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Féile Women Singers in Belfast have unveiled a community singing and film project funded by the Community Heritage Fund.
RENEE Quinn, Executive Director of the PIPS Suicide Prevention Ireland charity, was bursting with pride last Saturday morning as she expressed her appreciation for those who attended the Darkness into Light climb up Cave Hill and who organised other events to help fundraise for PIPS Charity. "It was an early start for us all and it wasn't always an easy climb up to the top of Cave Hill, rucksacks were heavy, the rain and wind were coming horizontally, and on some occasions felt like it was coming upwards! But that paled into insignificance when I looked at the number of mothers, fathers, sons, daughters and survivors who walked alongside us in their grief with just their thoughts and memories, remembering the their loved ones. It was a very humbling, emotional experience and I’m so glad PIPS staff, volunteers and our family group were able to take part alongside Ormeau Park Darkness into Light Committee.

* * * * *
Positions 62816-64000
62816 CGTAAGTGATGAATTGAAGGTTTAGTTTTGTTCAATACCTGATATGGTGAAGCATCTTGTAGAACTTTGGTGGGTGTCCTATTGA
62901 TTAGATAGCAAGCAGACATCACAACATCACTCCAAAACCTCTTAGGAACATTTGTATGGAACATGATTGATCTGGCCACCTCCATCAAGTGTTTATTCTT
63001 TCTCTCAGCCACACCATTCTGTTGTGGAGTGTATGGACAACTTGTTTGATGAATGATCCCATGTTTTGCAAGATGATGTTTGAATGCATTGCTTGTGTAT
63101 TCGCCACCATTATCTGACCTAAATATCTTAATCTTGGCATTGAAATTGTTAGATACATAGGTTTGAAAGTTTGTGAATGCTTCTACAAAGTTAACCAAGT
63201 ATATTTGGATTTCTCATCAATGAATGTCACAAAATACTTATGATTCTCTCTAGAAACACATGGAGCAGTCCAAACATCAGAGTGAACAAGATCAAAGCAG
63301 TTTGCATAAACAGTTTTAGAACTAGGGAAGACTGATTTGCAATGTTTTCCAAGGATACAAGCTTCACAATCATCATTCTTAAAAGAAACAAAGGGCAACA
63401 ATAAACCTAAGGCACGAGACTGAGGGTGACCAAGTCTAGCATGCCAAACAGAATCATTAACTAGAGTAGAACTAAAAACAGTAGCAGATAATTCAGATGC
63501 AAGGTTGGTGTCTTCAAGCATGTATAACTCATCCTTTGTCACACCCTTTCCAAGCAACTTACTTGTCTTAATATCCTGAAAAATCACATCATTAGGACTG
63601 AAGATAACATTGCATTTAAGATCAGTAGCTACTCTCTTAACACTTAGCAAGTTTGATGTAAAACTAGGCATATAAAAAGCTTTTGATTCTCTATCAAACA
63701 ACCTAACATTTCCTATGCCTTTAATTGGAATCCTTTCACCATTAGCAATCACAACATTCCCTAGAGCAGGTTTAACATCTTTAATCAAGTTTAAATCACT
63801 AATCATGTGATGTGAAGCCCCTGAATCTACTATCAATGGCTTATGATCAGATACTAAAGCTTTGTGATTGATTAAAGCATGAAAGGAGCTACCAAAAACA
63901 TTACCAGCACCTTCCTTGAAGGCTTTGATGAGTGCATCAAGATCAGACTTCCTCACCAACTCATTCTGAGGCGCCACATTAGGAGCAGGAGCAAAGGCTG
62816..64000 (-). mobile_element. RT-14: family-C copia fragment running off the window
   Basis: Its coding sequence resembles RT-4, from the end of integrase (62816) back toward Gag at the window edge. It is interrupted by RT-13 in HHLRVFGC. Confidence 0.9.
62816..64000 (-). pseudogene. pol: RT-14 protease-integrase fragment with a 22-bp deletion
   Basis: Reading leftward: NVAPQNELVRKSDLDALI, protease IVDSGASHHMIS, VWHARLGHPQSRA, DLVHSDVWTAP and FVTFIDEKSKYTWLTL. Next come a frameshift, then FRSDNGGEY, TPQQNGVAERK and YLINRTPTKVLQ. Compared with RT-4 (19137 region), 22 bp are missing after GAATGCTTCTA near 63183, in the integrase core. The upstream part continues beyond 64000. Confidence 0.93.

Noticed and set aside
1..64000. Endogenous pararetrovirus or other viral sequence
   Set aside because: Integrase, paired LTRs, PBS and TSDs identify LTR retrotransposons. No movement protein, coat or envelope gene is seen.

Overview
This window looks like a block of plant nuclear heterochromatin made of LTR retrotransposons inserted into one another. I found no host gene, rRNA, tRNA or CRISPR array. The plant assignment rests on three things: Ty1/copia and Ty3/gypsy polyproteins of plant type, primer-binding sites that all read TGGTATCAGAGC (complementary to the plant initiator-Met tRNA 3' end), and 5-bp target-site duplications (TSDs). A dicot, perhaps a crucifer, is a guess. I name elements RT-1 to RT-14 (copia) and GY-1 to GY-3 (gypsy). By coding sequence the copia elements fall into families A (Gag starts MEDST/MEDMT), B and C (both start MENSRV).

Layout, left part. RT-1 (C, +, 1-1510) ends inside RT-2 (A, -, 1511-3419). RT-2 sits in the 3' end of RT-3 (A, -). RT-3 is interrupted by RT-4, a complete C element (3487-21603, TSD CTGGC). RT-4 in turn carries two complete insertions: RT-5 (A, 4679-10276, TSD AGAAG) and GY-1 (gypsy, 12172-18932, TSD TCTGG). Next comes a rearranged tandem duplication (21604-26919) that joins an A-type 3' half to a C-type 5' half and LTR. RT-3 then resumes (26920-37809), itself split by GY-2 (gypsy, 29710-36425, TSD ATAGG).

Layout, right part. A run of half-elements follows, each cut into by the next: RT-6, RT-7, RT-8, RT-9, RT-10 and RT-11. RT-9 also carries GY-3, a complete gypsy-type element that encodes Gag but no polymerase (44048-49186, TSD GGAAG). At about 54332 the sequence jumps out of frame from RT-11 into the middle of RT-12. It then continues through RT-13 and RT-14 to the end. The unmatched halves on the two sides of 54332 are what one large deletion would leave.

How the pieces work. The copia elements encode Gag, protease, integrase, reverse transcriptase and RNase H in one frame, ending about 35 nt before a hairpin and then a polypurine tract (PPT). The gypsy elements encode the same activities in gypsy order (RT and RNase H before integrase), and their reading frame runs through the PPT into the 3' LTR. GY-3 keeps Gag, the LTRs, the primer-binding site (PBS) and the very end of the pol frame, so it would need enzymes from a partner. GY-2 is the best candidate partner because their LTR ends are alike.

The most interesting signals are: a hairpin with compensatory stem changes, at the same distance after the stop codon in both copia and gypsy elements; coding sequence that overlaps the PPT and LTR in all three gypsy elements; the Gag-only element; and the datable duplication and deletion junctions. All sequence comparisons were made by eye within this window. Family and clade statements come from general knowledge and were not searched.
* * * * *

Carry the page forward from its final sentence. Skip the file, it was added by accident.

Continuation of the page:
THE joy and the relief etched on the faces of the Ballymurphy families yesterday were an inspirational reminder of what can be achieved when people come together as a support community to seek the rights of which they have been deprived. That 10 people were brutally and ruthlessly cut down across three days in August 1971 was a crime of appalling magnitude – but the decades of vilification that successive generations of the families of the dead were subjected to by a combination of the British black ops machine and a compliant media were also a crime of unimaginable callousness. The responsibility of the media in the North in spreading black information – referred to by relatives at yesterday’s desperately moving press conference – is a little explored journalistic travesty. Quite simply, the attacks on the reputations of the dead and the pain inflicted on their families would not have been possible had reporters here not acted as stenographers for Thiepval Barracks propaganda and our profession deserves to be reminded of that in the hope that it will never be allowed to happen again. If anyone had hoped that the clearing of the Ballymurphy dead would be met with the same speed and humanity with which David Cameron reacted in 2010 to the finding of the Bloody Sunday Inquiry they were to be disappointed. But in fact anyone familiar with this Conservative administration – and the families are certainly counted among that number – will most likely have been prepared for Downing Street to display the same contempt for justice and decency that they have done during the Brexit process and the Covid pandemic. The families say they will now take a step back, rest, regroup and consider what their next step is. That is the right thing to do – not just for their own peace of mind, but because we all must wait now to see what emerges from the Tory promise in the Queen’s speech this week to bring forward legislation to deal with legacy issues related to the Troubles. The Tories last week briefed the British press that they would move to put in place an effective amnesty for British soldiers, even if that means an amnesty for republican and loyalist paramilitaries too. So in effect, the options open to the relatives are entirely dependent on the whim of a British government which is able to push through virtually whatever it pleases thanks its Commons majority. That is nothing new. The Ballymurphy families have faced down British obstructionism, stalling and prevarication for decades. They have watched campaign colleagues die before they got the chance to hear the words of vindication that were spoken on Tuesday by Mrs Justice Keegan. They don’t want to go head-to-head again with the British government and its bottomless supply of money resources and bad faith. But they will if they have to. The Parachute Regiment was out of control in 1971 and slaughtered the innocents. That must have its answer.